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Inflation posted a HUGE jump - we're getting closer to the edge...

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posted on Feb, 19 2009 @ 09:31 AM
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LINK to story

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The Labor Department said Thursday that wholesale prices increased by 0.8 percent last month, the biggest gain since last July and well above the 0.2 percent increase that economists had expected.


Wonder what effect this will have on things....

[edit on 19-2-2009 by shrike071]




posted on Feb, 19 2009 @ 10:06 AM
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Yes, but we by God have to fight even rumors of deflation right now! Ignore the facts, clearly they aren't news worthy because Ben Bernanke and the other pirates on the Fed's ship have told us that inflation isn't an issue, but deflation is swimming the water like a school of sharks after a blood trail.

At what point will the majority of Americans become so sick and tired of being blatently lied to that we start seeing rotten produce being thrown at these theives like Bernanke everytime they appear publically?



posted on Feb, 19 2009 @ 10:32 AM
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Most of the increase is from a supply and demand issue, not an "inflation" issue. Our currency (USD) is strong right now, getting even stronger today.

When the credit markets froze up tight, import shipping pretty much came to a halt. In fact in most ports there is still a lot of containers that have yet to be moved out to their final destinations.

When you don't have the supplies, but you have the demand, the price rises.



posted on Feb, 19 2009 @ 02:07 PM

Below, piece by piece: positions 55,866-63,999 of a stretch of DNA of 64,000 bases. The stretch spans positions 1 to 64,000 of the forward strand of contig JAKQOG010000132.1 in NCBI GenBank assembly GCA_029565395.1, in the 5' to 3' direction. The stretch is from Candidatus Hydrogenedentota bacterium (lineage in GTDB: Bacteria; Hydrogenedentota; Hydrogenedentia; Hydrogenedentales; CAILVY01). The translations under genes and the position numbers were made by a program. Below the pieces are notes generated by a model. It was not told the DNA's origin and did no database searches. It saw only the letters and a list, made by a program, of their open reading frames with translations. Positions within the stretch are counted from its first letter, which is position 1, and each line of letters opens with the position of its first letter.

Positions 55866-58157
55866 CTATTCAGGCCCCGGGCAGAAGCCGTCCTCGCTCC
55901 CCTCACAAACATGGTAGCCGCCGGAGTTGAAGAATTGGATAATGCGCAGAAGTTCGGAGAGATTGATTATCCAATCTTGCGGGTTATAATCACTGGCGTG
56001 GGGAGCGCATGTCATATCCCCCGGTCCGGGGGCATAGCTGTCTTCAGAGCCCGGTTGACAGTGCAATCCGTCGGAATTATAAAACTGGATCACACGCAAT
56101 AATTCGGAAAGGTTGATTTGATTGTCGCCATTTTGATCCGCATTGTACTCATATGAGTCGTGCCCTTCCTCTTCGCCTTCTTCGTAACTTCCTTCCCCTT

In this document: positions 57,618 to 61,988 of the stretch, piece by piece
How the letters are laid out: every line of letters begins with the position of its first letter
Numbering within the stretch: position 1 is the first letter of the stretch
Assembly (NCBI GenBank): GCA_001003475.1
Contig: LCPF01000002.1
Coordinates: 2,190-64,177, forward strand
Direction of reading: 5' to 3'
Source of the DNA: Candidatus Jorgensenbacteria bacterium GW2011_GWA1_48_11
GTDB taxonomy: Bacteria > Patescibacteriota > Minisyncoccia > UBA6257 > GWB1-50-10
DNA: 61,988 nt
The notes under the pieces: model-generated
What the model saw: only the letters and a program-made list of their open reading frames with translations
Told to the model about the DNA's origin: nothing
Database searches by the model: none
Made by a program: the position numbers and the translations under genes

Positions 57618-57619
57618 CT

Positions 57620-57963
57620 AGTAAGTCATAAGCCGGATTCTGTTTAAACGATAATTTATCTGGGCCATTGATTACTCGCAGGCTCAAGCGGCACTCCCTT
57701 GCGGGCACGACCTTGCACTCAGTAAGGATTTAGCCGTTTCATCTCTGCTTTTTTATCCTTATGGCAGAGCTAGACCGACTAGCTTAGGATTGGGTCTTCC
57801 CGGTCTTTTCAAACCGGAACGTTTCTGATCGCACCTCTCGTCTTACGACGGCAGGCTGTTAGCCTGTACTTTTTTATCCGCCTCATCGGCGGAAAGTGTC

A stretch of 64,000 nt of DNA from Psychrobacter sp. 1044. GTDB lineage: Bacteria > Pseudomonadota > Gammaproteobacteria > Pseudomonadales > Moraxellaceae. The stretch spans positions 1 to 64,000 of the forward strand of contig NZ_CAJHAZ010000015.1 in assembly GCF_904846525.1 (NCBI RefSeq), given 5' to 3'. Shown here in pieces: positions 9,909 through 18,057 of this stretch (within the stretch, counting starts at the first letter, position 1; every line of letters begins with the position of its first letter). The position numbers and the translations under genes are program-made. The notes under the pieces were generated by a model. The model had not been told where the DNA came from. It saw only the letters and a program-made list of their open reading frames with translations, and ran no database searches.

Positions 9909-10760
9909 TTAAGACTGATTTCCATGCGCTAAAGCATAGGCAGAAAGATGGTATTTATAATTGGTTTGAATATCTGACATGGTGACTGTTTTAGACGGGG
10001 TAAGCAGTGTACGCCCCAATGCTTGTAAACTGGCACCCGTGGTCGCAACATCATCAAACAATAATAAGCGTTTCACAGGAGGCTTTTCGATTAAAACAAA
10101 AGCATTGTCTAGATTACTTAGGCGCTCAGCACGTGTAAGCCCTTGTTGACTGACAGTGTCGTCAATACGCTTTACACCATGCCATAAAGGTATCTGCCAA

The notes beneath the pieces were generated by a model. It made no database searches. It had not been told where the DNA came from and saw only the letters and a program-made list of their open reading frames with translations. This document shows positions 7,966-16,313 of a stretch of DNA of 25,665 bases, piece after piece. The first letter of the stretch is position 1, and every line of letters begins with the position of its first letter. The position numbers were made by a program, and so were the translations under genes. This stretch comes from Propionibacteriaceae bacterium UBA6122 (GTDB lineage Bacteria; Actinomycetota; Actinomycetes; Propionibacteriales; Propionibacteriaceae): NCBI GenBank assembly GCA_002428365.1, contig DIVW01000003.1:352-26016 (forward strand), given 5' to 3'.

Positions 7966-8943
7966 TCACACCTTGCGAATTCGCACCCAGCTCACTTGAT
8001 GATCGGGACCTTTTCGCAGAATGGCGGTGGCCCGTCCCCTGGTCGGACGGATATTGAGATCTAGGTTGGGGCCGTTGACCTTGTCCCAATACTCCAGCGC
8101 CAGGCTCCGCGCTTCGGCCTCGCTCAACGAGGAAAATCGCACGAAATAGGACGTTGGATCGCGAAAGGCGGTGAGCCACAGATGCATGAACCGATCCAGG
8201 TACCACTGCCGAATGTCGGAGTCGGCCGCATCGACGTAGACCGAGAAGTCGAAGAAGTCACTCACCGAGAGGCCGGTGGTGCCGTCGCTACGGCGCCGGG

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Originally posted by redhatty
Most of the increase is from a supply and demand issue, not an "inflation" issue. Our currency (USD) is strong right now, getting even stronger today.


Supply and demand is an essential component of the 'inflation' dynamic.

Currency 'strength' is relative. The US dollar is only 'strong' in it's relationship to a basket of other rapidly weakening currencies.

The last time we experienced double digit inflation was during the 1974/75 recession - cpi peaked around 14% - the dollar @ 109+...much 'stronger' than today's 87+.

IOW, US dollar performance relative to other major currencies should not be considered a metric for gauging inflation.


*DTWEXM is equivalent to the NYBOT USDX.




When you don't have the supplies, but you have the demand, the price rises.


Exactly...it's called price inflation. With declining profits, limited access to new credit, and the inability to roll-over existing loans...supply destruction is the inevitable result of producer cut-backs...suppliers going out of business. Those that believe an inflation scenario is the ultimate end game, will point out that cutbacks in base metals & energy production, are soon to be joined by serious shortages from the drought stricken wheat producing nations.

GL

Edit add: Protectionist measures to curb exports in order to satisfy domestic demand, will only fuel the fire of global shortages.

[edit on 19-2-2009 by OBE1]



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